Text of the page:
In my next life, if I get one, I will be the damsel
in need of a prince and a horse or maybe
an entire army to relieve my distress. Enough
of this equality and independence. Tired
as SleepingBeauty and too skilled in the scrubbing
arts, the serving and hauling required of the maid
to an evil relative, I hang on the cusp of some
prince’s arrival. My problem: I take too much
satisfaction in moving the couch myself. I am
only now, as fifty looms and the prospect of a hero
to free me shrinks, seeing how furniture moved
by the back and biceps of another can create
a desirable form of magic.
My Grandmother Wears St. Jude
His medal pinned always to the edge
of her bra, then shifted at night to the soft
flannel of a nightgown. He is her sentinel
and guide, a mindset that all events and people
in her life are hopeless causes, in need of salvation:
a plucking from the edge of disaster
that only he can provide. What fear and cowering
have brought her to this place? What single
event shapes such a world view?
And even as I joke with her, laugh off
her fluttering cautions, I have pictured,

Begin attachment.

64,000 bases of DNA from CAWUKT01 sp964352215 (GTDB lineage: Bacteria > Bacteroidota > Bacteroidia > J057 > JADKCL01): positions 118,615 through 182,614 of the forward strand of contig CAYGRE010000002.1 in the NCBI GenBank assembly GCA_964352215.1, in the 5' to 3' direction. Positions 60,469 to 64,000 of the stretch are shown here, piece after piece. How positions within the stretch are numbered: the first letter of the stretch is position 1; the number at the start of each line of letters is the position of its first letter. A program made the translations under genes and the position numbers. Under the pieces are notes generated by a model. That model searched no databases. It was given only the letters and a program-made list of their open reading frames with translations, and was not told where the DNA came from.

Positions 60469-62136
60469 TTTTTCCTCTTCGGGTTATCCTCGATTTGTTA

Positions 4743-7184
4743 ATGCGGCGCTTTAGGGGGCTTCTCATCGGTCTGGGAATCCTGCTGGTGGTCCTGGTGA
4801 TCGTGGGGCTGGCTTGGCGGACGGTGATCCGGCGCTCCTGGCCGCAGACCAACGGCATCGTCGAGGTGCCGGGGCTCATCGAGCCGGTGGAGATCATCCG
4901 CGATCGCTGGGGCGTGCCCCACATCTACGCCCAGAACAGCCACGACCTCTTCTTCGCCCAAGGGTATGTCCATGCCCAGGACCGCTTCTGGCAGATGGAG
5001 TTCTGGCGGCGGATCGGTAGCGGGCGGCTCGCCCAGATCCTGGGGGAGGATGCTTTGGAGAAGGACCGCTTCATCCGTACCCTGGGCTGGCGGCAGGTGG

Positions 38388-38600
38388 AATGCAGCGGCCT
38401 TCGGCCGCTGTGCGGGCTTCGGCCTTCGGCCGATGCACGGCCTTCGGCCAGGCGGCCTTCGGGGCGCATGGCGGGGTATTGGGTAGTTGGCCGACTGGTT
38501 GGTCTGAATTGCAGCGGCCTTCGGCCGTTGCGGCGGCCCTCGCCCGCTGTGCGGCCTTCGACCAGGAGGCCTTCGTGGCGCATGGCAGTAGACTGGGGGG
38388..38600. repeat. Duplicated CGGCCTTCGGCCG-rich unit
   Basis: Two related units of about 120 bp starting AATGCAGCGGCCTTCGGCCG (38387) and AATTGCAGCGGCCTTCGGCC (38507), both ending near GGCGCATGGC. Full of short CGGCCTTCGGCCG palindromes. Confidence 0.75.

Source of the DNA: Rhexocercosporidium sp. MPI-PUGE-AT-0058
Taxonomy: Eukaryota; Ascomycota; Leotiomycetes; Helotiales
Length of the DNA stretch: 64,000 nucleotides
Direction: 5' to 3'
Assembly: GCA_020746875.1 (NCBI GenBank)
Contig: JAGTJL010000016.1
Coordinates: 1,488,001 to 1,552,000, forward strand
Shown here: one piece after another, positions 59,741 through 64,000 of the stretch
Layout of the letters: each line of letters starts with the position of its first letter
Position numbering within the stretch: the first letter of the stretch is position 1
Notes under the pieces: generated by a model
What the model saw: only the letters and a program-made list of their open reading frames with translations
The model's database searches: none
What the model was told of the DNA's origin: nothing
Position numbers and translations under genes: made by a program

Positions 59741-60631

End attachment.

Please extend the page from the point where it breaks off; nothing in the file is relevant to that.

many times, the fallen body
of a fourteen-year old son, splayed across
damp rocks on a bank where sun
and the Grasse River clasped one another.
My father’s brother, a ghost uncle,
gone before the family could move itself
out a generation through him. In every prayer
and desperate warning, each moment
her arms held us still and pulled us back
from the world was the thought of Jack,
of St. Jude and fear, the afternoon when her life,
at thirty-four, became a litany of moments
to be survived.
© Beth Konkoski
Beth Konkoski is a writer and high school English teacher living in Northern Virginia. Her work has appeared in numerous journals including Story, The Potomac Review, Mid-American Review, and Gargoyle. Her chapbook, Noticing the Splash, was published in 2010 by BoneWorld Press.